Social and Emotional Learning
Our devotion to the whole child means that we are deeply committed to social emotional learning. Social and Emotional learning involves the direct instruction and scaffolding of the processes through which children acquire the skills necessary to understand and regulate emotions, obtain goals, establish relationships, manage conflict and resolution, and make responsible decisions.
Research demonstrates that these skills promote and enhance students’ connection to school, positive behavior and academic achievement. In addition, stress and poor regulation of impulses interferes with attention and memory. At The Cooper School, we believe the formation and regulation of positive relationships is crucial to learning. Learning is a naturally a social and interactive process. It involves collaboration with one’s teachers, peers, and family. The opportunity to learn and master social and emotional skills impacts both preparation for learning and the ability to benefit from learning opportunities.
All children are taught through modeling and coaching the skills of curiosity, gratitude, mindfulness, creativity, flexibility, perseverance, accuracy and grit. In addition, students receive direct instruction and practice around conflict resolution strategies. The Peace Wheel is a conflict resolution tool that empowers children to solve social conflict independently. Students are taught to initiate mediation, articulate wants and needs, develop active listening skills, collaborate on solutions and move forward with peaceful resolutions.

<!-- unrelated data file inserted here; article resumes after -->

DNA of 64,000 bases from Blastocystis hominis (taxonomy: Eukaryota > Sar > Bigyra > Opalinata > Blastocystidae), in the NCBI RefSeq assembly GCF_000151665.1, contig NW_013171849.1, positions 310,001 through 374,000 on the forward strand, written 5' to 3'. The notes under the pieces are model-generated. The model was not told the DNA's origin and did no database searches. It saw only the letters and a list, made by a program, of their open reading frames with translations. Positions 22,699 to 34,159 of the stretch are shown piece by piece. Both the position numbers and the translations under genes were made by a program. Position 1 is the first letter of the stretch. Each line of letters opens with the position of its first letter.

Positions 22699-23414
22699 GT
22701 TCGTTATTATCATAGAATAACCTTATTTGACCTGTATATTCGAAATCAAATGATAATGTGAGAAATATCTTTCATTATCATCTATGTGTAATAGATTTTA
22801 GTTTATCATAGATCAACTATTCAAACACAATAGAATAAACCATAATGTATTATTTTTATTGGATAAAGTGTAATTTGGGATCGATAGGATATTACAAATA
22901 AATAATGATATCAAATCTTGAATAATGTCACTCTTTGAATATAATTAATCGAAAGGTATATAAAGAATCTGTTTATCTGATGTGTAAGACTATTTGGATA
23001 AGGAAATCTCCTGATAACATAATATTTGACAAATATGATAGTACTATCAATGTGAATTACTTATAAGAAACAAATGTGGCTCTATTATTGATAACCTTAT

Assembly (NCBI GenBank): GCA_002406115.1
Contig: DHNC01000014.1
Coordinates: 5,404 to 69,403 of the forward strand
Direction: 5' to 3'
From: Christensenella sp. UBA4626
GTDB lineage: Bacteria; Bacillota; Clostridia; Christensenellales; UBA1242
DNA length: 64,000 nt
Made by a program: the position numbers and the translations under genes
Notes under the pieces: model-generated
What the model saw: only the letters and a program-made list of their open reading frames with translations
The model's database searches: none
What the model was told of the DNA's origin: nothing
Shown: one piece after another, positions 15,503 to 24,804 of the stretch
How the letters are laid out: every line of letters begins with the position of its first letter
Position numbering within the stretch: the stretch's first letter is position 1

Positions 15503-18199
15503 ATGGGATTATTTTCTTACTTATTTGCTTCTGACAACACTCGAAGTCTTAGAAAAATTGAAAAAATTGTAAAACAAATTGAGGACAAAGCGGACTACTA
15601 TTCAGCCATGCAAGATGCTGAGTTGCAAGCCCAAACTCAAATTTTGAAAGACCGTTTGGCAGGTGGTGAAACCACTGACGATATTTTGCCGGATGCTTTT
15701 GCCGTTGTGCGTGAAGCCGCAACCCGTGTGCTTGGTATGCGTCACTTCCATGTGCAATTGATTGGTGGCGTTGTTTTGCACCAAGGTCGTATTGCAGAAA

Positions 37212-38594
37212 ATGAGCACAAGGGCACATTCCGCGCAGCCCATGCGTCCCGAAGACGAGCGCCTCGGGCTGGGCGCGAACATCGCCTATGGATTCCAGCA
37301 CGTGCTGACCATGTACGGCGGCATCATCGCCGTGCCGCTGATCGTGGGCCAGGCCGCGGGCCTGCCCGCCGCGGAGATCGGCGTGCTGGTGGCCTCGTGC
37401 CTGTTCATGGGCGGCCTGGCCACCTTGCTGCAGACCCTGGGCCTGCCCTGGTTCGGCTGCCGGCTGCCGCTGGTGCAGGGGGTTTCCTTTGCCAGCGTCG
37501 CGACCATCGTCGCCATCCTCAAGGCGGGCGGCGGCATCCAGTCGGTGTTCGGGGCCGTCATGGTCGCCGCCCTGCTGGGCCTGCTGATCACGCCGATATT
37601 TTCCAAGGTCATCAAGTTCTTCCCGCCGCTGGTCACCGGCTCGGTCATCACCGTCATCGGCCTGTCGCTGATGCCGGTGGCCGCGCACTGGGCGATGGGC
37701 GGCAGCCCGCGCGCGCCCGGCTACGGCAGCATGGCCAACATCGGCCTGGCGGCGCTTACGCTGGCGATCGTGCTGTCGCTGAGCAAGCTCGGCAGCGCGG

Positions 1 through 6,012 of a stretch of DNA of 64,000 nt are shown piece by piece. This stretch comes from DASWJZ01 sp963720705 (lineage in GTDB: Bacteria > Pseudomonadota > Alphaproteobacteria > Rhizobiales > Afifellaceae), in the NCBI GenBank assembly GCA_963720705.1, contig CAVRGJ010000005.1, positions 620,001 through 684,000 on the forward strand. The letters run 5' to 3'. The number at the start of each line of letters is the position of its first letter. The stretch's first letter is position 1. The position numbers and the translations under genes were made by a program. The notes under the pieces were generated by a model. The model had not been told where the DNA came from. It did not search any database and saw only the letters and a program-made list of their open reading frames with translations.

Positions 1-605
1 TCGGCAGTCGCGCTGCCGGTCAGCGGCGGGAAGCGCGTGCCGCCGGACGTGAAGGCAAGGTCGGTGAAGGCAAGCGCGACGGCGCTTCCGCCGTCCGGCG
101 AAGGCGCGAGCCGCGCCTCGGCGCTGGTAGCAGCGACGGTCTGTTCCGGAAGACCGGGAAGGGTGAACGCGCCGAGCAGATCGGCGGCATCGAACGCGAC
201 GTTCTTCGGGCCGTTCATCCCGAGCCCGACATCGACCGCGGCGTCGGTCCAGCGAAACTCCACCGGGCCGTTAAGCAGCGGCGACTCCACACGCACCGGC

The Cooper School is unwavering in its commitment to robust and developmentally appropriate social emotional learning. Our approach is multi-faceted and includes:
- Life Skills and Human Sexuality
- Leadership Opportunities
- Reflective Practice
As intellectual challenges and academic demands expand and increase in complexity, we continue to have a responsibility to care for and meet the social and emotional needs of our students. Each middle school student is part of a small advisory group of peers facilitated by an advisor. Advisory groups meet briefly each morning and for a longer period once a week.
Your student’s advisor will serve as your student’s advocate and will be the primary liaison between school and home for parents. Advisors will review all grades and report cards, participate in parent teacher conferences, help students set goals, give advice about academic and social issues and manage direct SEL instruction.
The advisor’s overall responsibility is to advocate for and support the best interests of the student.
Life Skills and Human Sexuality
Life Skills and Human Sexuality competencies are built upon the most current research findings and trends in adolescent health and development.
Cultivating Identity: Students develop cultural competence by exploring identity and community, growth and development, sexual orientation and healthy communication.
Human Sexuality: Students develop a concept of sexuality as a complex component of personality. There is an introduction to factual content and to the process involved in clarifying one’s values, personal decisions and expression.
Advocacy: Students participate in work around emotional regulation, diversity and equity, identity, sexual health, intimacy, boundaries, consent and social media survival